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Nephroprotective Effect of Adropinin Against Streptozotocin-Induced Diabetic Nephropathy in Rats: Inflammatory Mechanism and YAP/TAZ Factor

Authors Guo L, Jiang B, Li D, Xiao X

Received 9 December 2020

Accepted for publication 26 January 2021

Published 16 February 2021 Volume 2021:15 Pages 589—600

DOI https://doi.org/10.2147/DDDT.S294009

Checked for plagiarism Yes

Review by Single anonymous peer review

Peer reviewer comments 3

Editor who approved publication: Dr Anastasios Lymperopoulos


Ling Guo, Bei Jiang, Dengren Li, Xiaoyan Xiao

Department of Nephrology, Qilu Hospital, Cheeloo College of Medicine, Shandong University, Jinan, Shandong Province, 250012, People’s Republic of China

Correspondence: Xiaoyan Xiao
Department of Nephrology, Qilu Hospital, Cheeloo College of Medicine, Shandong University, No. 107 Wenhuaxi Road, Jinan, Shandong Province, 250012, People’s Republic of China
Email xiaoyanxiao2007@sina.com

Background: Diabetic Nephropathy remains a major cause of morbidity and mortality in patients suffering from renal dysfunction. This study accessed the nephroprotective role of Adropinin against streptozotocin (STZ) induced diabetic nephropathy in rats and scrutinizes the possible mechanism of action.
Methods: STZ (45 mg/kg) dose was used for inducing diabetic nephropathy (DN) and rats were divided into different groups and received the dose-dependent treatment of Adropinin. Blood glucose level, body weight, tissue weight, antioxidant, renal, hepatic parameters, and cytokines were determined. At the end of the experimental study, renal histopathology was performed.
Results: Adropinin significantly (P< 0.001) boosted plasma insulin levels and reduced the blood glucose level. Adropinin considerably increased body weight and reduced kidney weight and kidney hypertrophy. Adropinin significantly (P< 0.001) reduced urine outflow, microalbumin, total protein, blood urea nitrogen (BUN), uric acid and increased the creatinine, creatinine clearance. Adropinin significantly (P< 0.001) reduced the indole sulfate level in the serum, kidney and reduced in the urine. Adropinin significantly (P< 0.001) reduced the total cholesterol, triglyceride, low-density lipoprotein (LDL), very-low-density lipoprotein (VLDL) and increased the level of high-density lipoprotein (HDL). Adropinin significantly (P< 0.001) increased the level of antioxidant enzymes such as glutathione (GSH), superoxide dismutase (SOD), catalase (CAT) and reduced the level of malonaldehyde (MDA), 8-hydroxy-2ʹ -deoxyguanosine (8-OHdG). Adropinin significantly (P< 0.001) reduced the level of interleukin-1β (IL-1β), interleukin-6 (IL-6), transforming growth factor beta (TGF-β) and increased the level of interleukin-10 (IL-10), respectively. Adropinin treatment showed improvement in renal histopathology.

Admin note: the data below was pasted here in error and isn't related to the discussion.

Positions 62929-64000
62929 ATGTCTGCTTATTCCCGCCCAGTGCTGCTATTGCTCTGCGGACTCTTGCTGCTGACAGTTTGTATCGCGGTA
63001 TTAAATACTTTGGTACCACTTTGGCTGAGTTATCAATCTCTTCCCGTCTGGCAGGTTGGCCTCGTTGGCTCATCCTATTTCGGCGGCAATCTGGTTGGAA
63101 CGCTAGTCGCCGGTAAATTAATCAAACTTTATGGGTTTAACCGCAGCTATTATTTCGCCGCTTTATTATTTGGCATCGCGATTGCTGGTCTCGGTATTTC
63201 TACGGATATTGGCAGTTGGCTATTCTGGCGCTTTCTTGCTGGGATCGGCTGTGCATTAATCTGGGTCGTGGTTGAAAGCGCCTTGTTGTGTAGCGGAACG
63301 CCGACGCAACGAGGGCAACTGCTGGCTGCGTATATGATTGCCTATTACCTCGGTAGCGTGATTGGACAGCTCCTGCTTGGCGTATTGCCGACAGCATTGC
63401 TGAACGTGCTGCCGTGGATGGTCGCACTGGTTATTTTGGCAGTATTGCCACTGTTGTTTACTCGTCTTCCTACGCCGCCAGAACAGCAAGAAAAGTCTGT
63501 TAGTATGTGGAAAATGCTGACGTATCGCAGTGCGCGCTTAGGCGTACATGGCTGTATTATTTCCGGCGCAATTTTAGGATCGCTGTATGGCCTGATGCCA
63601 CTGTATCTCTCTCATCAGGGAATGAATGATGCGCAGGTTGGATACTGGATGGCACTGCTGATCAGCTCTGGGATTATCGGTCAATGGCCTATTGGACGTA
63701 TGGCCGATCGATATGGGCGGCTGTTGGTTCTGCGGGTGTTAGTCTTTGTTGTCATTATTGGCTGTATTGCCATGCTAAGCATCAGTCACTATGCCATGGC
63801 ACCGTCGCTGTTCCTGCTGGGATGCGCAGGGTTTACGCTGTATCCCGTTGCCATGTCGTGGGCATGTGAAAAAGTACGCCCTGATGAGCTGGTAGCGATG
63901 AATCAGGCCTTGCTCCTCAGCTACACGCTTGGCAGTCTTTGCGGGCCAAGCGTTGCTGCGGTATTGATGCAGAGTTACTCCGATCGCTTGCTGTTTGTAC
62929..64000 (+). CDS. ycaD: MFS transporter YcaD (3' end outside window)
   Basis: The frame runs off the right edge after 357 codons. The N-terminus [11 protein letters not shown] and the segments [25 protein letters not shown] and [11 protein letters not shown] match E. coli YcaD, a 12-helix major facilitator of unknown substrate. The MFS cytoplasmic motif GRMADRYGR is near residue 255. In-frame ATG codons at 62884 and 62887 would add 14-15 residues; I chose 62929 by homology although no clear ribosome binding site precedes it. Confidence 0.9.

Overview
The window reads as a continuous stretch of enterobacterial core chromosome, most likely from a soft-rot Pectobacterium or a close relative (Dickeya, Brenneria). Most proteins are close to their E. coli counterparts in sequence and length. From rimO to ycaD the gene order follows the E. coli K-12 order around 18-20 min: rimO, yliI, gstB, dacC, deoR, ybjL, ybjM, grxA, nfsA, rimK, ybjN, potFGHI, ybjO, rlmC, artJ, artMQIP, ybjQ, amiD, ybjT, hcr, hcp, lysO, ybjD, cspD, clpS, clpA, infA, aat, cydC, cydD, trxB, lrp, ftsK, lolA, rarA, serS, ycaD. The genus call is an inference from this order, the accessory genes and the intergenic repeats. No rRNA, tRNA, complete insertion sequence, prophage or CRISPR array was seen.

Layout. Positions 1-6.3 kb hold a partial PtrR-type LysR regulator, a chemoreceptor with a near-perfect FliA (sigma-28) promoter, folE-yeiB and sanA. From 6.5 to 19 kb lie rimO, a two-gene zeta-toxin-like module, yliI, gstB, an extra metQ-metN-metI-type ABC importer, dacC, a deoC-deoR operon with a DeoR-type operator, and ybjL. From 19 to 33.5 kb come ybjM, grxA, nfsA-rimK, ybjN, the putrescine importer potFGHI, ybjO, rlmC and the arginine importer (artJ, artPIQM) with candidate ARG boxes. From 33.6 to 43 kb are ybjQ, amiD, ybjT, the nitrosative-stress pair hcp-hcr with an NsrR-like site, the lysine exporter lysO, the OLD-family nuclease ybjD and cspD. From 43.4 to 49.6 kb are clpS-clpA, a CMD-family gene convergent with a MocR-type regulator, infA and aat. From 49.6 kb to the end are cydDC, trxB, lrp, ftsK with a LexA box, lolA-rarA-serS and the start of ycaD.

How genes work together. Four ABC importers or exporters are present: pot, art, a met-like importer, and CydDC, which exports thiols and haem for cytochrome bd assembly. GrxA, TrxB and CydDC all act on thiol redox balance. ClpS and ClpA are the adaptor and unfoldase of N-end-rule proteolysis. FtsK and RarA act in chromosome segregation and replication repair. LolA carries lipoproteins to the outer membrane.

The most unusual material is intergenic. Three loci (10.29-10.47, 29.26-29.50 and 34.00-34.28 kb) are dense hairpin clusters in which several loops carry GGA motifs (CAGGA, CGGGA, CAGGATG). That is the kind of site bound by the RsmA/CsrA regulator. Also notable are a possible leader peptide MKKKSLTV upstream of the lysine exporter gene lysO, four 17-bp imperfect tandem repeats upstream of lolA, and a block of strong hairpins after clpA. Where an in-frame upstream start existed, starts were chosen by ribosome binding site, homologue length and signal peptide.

Conclusion: We can say that Adropinin showed the nephroprotective effect against the STZ-induced diabetic nephropathy rats via inflammatory and antioxidant pathway.

Keywords: nephropathy, diabetes mellitus, adropinin, renal, antioxidant, inflammation

Introduction

Diabetes mellitus (DM) is well-known endocrine disease induced via acquired or inherited lack of insulin production in pancreas tissue. According to the report, 300 million people are affected by DM until 2025.1 The most common pathological features of DM complications are diabetic nephropathy, neuropathy, cardiovascular disorder and retinopathy. Especially, diabetic nephropathy (DN) is a common complication of DM. Around, 30–40% patients with DM develop diabetes-linked renal disease. Renal disease is the main complication of both types of diabetes (type I and type II) even if diabetes under control. DN remains a major cause of morbidity and mortality in patients suffering from renal dysfunction.2,3 DN induces end-stage renal disease, which is categorized via a series of renal structure dysfunction including glomerulosclerosis, membrane thickening, mesangial expansion, basement membrane thickening, inflammatory reaction and oxidative stress. Therefore, urgent need to find a more potential drug for treating diabetic nephropathy and diabetes mellitus.2,4